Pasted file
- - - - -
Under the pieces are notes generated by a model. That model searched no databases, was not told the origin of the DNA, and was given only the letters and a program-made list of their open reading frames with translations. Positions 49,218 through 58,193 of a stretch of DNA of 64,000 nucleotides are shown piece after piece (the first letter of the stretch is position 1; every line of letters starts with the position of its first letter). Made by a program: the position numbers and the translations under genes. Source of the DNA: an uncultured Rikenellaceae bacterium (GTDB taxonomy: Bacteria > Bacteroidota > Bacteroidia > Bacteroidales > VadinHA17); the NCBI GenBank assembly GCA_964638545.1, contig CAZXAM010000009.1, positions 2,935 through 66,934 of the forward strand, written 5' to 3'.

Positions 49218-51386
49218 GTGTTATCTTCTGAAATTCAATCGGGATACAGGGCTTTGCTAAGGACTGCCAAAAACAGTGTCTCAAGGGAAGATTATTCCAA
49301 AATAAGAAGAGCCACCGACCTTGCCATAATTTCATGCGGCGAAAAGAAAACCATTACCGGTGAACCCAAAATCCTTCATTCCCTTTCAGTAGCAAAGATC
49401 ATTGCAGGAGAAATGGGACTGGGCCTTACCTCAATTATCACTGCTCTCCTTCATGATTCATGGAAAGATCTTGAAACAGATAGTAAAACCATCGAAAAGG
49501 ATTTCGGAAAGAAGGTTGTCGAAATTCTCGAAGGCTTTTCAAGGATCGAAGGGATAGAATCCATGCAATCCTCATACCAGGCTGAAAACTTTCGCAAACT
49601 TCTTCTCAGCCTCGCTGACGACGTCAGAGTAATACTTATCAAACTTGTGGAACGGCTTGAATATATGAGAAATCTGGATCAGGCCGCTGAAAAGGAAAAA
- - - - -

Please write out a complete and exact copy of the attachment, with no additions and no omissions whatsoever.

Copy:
Under the pieces are notes generated by a model. That model searched no databases, was not told the origin of the DNA, and was given only the letters and a program-made list of their open reading frames with translations. Positions 49,218 through 58,193 of a stretch of DNA of 64,000 nucleotides are shown piece after piece (the first letter of the stretch is position 1; every line of letters starts with the position of its first letter). Made by a program: the position numbers and the translations under genes. Source of the DNA: an uncultured Rikenellaceae bacterium (GTDB taxonomy: Bacteria > Bacteroidota > Bacteroidia > Bacteroidales > VadinHA17); the NCBI GenBank assembly GCA_964638545.1, contig CAZXAM010000009.1, positions 2,935 through 66,934 of the forward strand, written 5' to 3'.

Positions 49218-51386
49218 GTGTTATCTTCTGAAATTCAATCGGGATACAGGGCTTTGCTAAGGACTGCCAAAAACAGTGTCTCAAGGGAAGATTATTCCAA
49301 AATAAGAAGAGCCACCGACCTTGCCATAATTTCATGCGGCGAAAAGAAAACCATTACCGGTGAACCCAAAATCCTTCATTCCCTTTCAGTAGCAAAGATC
49401 ATTGCAGGAGAAATGGGACTGGGCCTTACCTCAATTATCACTGCTCTCCTTCATGATTCATGGAAAGATCTTGAAACAGATAGTAAAACCATCGAAAAGG
49501 ATTTCGGAAAGAAGGTTGTCGAAATTCTCGAAGGCTTTTCAAGGATCGAAGGGATAGAATCCATGCAATCCTCATACCAGGCTGAAAACTTTCGCAAACT
49601 TCTTCTCAGCCTCGCTGACGACGTCAGAGTAATACTTATCAAACTTGTGGAACGGCTTGAATATATGAGAAATCTGGATCAGGCCGCTGAAAAGGAAAAA